RISKS POSED BY H5N1
Human infection with avian H5N1 virus was first noted in Hong Kong in 1997. Of eighteen people known to be infected, six died. All of the infected people had close contact with domestic birds.1 Data suggest that human-to-human transmission of H5N1 is extremely inefficient, and that avian flu cannot currently be spread among people by coughing or sneezing (small particle aerosol transmission).2 Instead, transmission to people results from direct con-
However, in the worst case scenario, the human-to-human spread would pave the way for pandemic infection, such as the influenza pandemics of 1918, 1957, and 1969. As the debate continues, it is clear that the risk must be taken seriously, and that we must start preparing for a possible avian flu pandemic now.
The US government has appropriated $7 billion to prepare for the threat of an avian flu pandemic, earmarking funds to treat infected populations, contain outbreaks, and — most importantly — prevention. H5N1 currently can be treated with neuraminidase inhibitor drugs such as Roche's oseltamivir (Tamiflu), and clinical trials are under way for BioCryst's neuraminidase inhibitor Peramivir. But there have been reports of resistance to this type of drug therapy.2 Government stockpiling of effective antiviral agents and other first-line patient care necessities, such as ventilators, is an important component of the response. Tamiflu is a scarce resource, leading some policy makers to suggest compulsory licensing of Roche's patents on the drug as a way to alleviate the shortage. While the limited amount of the raw ingredient used to produce Tamiflu is considered an impediment to increased manufacture, there is another reason to reject compulsory licensing.€It threatens to rob pharmaceutical companies of the returns they need to support their R&D investments that produce other innovative products.4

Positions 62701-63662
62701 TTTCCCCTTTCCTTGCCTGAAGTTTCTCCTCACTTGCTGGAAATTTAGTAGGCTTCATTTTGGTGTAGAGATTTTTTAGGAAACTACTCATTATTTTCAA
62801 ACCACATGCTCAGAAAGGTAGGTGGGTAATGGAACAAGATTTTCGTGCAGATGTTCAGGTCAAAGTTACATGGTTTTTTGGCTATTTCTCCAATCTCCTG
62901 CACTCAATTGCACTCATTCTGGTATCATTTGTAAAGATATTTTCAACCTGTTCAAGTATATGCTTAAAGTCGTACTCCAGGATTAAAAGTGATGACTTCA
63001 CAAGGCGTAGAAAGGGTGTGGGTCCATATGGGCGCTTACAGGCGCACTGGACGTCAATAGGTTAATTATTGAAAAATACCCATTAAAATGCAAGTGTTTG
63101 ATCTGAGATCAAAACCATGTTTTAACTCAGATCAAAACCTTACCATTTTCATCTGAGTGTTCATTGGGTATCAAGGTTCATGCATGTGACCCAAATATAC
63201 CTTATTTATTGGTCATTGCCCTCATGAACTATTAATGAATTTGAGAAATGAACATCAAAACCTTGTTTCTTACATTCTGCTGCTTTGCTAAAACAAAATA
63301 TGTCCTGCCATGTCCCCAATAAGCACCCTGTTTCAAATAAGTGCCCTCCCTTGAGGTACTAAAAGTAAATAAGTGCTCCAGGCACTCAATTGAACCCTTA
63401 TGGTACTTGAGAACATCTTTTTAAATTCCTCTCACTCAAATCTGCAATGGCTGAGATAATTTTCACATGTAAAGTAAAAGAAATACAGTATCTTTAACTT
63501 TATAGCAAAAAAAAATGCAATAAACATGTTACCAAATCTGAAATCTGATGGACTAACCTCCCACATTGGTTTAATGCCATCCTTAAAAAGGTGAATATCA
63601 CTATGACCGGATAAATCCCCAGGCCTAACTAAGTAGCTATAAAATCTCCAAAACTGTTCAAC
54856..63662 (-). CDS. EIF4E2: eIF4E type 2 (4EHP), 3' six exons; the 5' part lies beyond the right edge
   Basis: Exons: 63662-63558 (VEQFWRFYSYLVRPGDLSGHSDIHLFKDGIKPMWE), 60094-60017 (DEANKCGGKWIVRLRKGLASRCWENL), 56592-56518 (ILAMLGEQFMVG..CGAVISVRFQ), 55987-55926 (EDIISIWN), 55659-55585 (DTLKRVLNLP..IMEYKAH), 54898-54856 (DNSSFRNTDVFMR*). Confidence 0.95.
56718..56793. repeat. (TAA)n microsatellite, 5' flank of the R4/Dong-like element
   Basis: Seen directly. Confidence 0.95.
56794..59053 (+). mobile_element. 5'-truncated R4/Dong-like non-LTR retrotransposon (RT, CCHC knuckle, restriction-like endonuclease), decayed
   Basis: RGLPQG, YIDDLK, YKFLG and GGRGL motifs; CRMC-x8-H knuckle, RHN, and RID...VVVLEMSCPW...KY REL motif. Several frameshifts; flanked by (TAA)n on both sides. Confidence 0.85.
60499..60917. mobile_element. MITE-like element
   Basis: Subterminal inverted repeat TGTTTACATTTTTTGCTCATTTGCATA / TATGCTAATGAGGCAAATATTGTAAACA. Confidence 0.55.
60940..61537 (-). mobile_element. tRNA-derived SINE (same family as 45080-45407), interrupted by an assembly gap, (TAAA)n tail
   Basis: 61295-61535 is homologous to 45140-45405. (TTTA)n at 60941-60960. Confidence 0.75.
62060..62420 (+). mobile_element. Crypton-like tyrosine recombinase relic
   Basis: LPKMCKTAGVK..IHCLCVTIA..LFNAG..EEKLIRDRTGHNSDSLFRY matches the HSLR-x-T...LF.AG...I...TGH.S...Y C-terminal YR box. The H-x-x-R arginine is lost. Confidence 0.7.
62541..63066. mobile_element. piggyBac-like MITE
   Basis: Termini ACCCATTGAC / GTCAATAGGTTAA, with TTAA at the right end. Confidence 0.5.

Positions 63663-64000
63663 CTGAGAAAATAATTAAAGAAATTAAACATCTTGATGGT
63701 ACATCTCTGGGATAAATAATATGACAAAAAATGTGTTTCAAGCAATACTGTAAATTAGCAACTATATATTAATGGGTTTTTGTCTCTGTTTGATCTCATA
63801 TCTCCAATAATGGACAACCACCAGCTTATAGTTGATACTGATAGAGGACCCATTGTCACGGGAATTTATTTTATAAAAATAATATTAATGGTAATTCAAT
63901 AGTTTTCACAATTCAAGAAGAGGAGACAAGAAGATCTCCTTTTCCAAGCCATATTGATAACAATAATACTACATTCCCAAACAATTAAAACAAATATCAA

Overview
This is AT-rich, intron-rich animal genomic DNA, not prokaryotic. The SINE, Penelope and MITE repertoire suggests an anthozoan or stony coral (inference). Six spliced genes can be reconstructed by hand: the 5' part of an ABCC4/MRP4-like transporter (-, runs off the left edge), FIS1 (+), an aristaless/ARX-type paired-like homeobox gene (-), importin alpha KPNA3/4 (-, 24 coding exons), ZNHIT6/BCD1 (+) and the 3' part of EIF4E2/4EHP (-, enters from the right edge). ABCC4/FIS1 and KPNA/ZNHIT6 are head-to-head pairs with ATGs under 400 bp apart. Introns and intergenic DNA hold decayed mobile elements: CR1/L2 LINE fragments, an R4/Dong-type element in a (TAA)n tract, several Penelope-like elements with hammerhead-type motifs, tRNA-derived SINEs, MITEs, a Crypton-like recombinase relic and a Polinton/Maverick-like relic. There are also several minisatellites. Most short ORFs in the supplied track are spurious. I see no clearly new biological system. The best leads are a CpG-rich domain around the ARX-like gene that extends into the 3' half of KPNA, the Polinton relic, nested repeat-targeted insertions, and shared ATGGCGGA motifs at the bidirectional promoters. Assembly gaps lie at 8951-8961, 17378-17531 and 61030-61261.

Vaccine development holds the greatest promise of protecting the worldwide population from an avian flu pandemic. Two experimental vaccines (manufactured by Sanofi-Aventis and Chiron) against H5N1 are in clinical trials sponsored by the National Institute of Allergy and Infectious Disease. Both vaccines are made from inactivated H5N1 viruses.5 While early results have been encouraging, many challenges remain.6
INCENTIVIZING VACCINE DEVELOPMENT
The ability to use a vaccine to prevent a pandemic hinges on developing a safe and effective vaccine to protect against infection, and on the percentage of the at-risk population that becomes vaccinated. Vaccines are administered to healthy individuals to protect against an uncertain risk. These individuals are unlikely to take a vaccine if they perceive that their risk of falling ill from the infection is less than the risk of being harmed by the vaccine. Concerns about their ability to recover economic damages arising from vaccine-induced harm further reduce the propensity of many individuals to be vaccinated. On the other hand, vaccine manufacturers are unlikely to undertake the economic and technical burdens associated with creating a vaccine if they perceive that an insufficient market exists or that liability exposure reduces their ability to earn a fair return on their investment.